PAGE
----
Prior to the Supreme Court's holding the penalties were unconstitutional, Messrs. Fransen and Hardin had to fend off the City's assertion that the case had to be dismissed because tax and penalty challenges require payment under protest and filing suit within 30 days. Despite being dismissed by the trial court, the Louisiana Fourth Circuit Court of Appeal reversed and ultimately held, because of the way state law was written, that for a specific period of time, April 17, 2000 to March 5, 2002 there was no requirement for payment under protest and filing suit within 30 days.
Subsequent to the payment under protest prescriptive challenge being reversed and the Louisiana Supreme Court's holding that the imposed penalties were unconstitutional, the claimants were required to establish that the suit was appropriate for class certification. In other words, class representatives had to be chosen, qualified, and certain criteria met, before those claimants could act on behalf of all persons or entities who paid the illegal charges from April 17, 2000 to March 5, 2002. Prior to the hearing Mr. & Mrs. Thomas Monahan were substituted as proposed class representatives for Messrs. Fransen and Hardin. The Monahans were approved by the Court as class representatives.
After a contentious hearing, the trial court ruled on November 24, 2015 that the claim could proceed as a class action. The Louisiana Fourth Circuit Court of Appeal affirmed the decision on March 28, 2018. Plaintiffs sought review by the Louisiana Supreme Court because the trial and appellate courts declined to open the case to all persons who paid the penalties throughout the time it was imposed. The Court declined to hear the appeal. A Notice of Class Certification is now required to be published.
While this case was pending, plaintiffs' counsel, Remy Fransen and Allain Hardin, also challenged a subsequent New Orleans ad valorem property tax penalty that imposed a 10% late payment and 9.5% collection charge. The City collected these penalties even after the Louisiana Supreme Court ruled such penalties unconstitutional. In Jackson v. City of New Orleans, 2012-2742 (La. 1/2814), 144 So. 3d 876, the Supreme Court again held the City of New Orleans lacked the authority to impose these penalties. The Court also confirmed that the payment under protest and 30 day to sue prescriptive provisions were applicable.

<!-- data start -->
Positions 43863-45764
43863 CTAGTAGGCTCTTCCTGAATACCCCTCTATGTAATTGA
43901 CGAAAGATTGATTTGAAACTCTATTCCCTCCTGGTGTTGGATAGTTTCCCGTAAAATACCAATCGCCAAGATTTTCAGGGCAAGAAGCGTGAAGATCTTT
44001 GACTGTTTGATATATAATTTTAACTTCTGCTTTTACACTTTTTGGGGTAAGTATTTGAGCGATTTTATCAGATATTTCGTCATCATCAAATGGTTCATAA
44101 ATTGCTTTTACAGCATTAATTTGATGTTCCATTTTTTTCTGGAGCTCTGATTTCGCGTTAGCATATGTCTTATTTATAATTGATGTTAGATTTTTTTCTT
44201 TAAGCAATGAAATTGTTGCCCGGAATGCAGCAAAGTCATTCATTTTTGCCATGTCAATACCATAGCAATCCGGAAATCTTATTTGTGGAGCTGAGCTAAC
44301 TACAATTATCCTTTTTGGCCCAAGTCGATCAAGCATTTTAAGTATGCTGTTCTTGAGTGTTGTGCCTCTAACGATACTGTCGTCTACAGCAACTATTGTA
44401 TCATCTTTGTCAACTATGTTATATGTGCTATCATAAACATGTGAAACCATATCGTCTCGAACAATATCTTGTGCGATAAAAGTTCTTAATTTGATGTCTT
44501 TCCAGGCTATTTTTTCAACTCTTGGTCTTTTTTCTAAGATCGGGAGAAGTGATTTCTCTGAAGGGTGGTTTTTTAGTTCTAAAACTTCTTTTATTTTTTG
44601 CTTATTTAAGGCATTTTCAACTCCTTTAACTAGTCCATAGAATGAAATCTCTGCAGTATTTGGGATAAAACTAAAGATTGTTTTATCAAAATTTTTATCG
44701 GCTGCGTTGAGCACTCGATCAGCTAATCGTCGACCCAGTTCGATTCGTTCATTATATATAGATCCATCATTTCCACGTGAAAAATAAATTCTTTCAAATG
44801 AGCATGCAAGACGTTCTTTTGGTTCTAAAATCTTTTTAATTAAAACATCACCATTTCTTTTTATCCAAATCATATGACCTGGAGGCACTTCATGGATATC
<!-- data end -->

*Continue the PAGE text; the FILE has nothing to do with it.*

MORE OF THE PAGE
The Notice advises all potential class members of the establishment of the class only for penalty payments made during the restricted period, April 17, 2000 to March 5, 2002. Any other property tax payers, who paid the penalties outside of that time frame, have no rights in this class action. Any tax payers, who paid the penalty, during that time frame, are part of this class and do not have to take any further action to have their claim asserted on their behalf against the City and the private debt collectors. However, class members do have the option to opt out and file their own separate law suits with their own counsel, should they desire to do so. The Notice sets out what is required to do so.
Any persons or entities, who have specific questions regarding this class action, may fill out the "Contact Us" form to contact the class counsel.
The trial court in the future will consider and rule on whether the City of New Orleans, as well as Linebarger and UGSL, owe return of the illegal charges collected during the applicable time period. Linebarger and UGSL contend that they do not owe return of the penalties collected from tax payers by the City and paid to them. Class representatives filed a claim directly against them contending that as debt collectors they were obligated to meet certain legal criteria and if they did not do so then they had to return any sums that they were paid. The court must determine this issue in the future. The City of New Orleans has also filed a claim against Linebarger and UGSL contending that since the payments were made to those entities, as required by the Contract between the City and Linebarger/UGSL, those entities are obligated to return those sums to the City. Again, the court will decide this issue in the future.
This website will be updated periodically to advise all potential claimants of the progress and their rights in this class action.
 See LSA-R.S. 47:21348 and New Orleans City Code '150-46.7.
 Fransen v. City of New Orleans, 862 So. 2d 142 (La. App. 4 Ct. 11/19/03.
 Fransen v. City of New Orleans, 2016-0844 (La. App. 4 Cir. 3/28/18).
The purpose of this website is to provide information to class members regarding the class action settlement information. Using this site or communicating with class counsel regarding the Class Action through this site does not constitute a claim.
Copyright © 2019 Class Counsel for A. Remy Fransen, Jr. and Allain F. Hardin vs The City of New Orleans, et al - All Rights Reserved.